John Francaviglia hung up the telephone in the toy department of the J.C. Penney store where he worked and let out a shriek, oblivious to the customers near him.

He danced down the aisle and told his fellow employes, "I'm quitting! I'm done here!"

The phone call had been from his girlfriend, who had listened to the radio recap of the results at Hollywood Park, and was relaying the information to him. As she did, Francaviglia learned that the Pick Six wager he had sent to the track that day had won and paid $73,000.

An enthusiastic amateur handicapper from Granada Hills, Calif., Francaviglia had been poring over the Racing Form at 2 that morning and concluded that, for a mere $48 investment, he had an excellent shot of picking six winners. Unfortunately, payday was a couple of days away, and he was broke.

So he called his boss, who was also a horseplayer, and explained his problem. The boss agreed to put up the $48 and cut Francaviglia for 10 percent of the profits. Since he had to work that afternoon, Francaviglia sent a friend to the track to place the bet for him.

Soon after Francaviglia learned that he had won his bet, his boss rushed into the store, breathless with excitement. He had heard the news, too, but he was a bit apprehensive: "We've got to get the ticket," he said. Francaviglia assured him that his friend was completely honest, and picked up the phone to call him.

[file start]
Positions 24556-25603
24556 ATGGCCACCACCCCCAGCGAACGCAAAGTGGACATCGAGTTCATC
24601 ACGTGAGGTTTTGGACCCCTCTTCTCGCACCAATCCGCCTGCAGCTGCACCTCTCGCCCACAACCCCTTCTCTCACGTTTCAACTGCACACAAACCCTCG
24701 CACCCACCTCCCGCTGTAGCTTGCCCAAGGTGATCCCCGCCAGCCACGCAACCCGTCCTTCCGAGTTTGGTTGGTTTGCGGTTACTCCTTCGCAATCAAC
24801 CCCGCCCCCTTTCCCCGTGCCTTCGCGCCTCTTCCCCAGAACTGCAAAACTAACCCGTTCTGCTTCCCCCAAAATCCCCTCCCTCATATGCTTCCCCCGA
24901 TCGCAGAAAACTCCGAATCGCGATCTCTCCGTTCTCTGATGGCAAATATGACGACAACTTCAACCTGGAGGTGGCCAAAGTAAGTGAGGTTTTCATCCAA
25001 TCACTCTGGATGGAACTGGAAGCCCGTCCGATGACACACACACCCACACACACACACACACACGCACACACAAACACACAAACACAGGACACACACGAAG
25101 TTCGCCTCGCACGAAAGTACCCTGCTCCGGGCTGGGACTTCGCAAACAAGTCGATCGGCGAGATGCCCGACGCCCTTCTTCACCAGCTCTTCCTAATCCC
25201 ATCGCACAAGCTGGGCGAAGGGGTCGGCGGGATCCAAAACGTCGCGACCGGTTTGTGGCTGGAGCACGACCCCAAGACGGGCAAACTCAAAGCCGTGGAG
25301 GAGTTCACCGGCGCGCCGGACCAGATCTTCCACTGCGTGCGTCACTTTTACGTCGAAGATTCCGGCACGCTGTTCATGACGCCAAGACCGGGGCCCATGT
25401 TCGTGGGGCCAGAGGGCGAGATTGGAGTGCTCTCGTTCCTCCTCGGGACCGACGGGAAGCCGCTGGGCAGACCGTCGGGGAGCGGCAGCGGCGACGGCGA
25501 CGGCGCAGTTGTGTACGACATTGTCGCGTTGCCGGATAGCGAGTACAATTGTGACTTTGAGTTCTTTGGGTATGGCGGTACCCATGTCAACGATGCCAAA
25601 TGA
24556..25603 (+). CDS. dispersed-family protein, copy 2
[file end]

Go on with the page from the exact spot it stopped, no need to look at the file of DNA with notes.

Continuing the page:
There was no answer.

An hour later there was still no answer. "What if he had a flat tire on the way to the track and decided to head to the nearest bar?" Francaviglia wondered.

The boss was more suspicious: "He probably headed for the airport with $73,000 and caught the first flight to Acapulco." By 9:30, the end of the work shift, Francaviglia still hadn't heard from his friend and hadn't been able to reach him. He and his boss raced out of the store and sped to the friend's house.

"We almost busted down the door," Francaviglia recalled. "I half-expected it to be empty of everything except a few travel brochures. But my friend was sitting in a chair, head down, staring at the ground. I knew something was wrong.

"Did you buy the ticket?" Francaviglia demanded.

"Yeah, I bought it," the friend murmured.

"Six winners, right?"

"No. Five."

Almost incoherent, the friend said he made the wager at Hollywood, came home after a couple races, listened to the results on the radio and rejoiced -- until he looked at the ticket. In the fifth race, where Francaviglia's choices had been Nos. 1, 6 and 8, he had inexplicably marked the card 1, 2, 8. The winner, of course, was No. 6.

"You know," Francaviglia said, "a simple clerical error isn't supposed to change a person's life."

But this one did. His boss, beset with financial problems, separated from his wife a few weeks later. His friend was evicted from his apartment. And Francaviglia went back to work at J.C. Penney, continuing to dream of winning a Pick Six that will liberate him. He hasn't come close.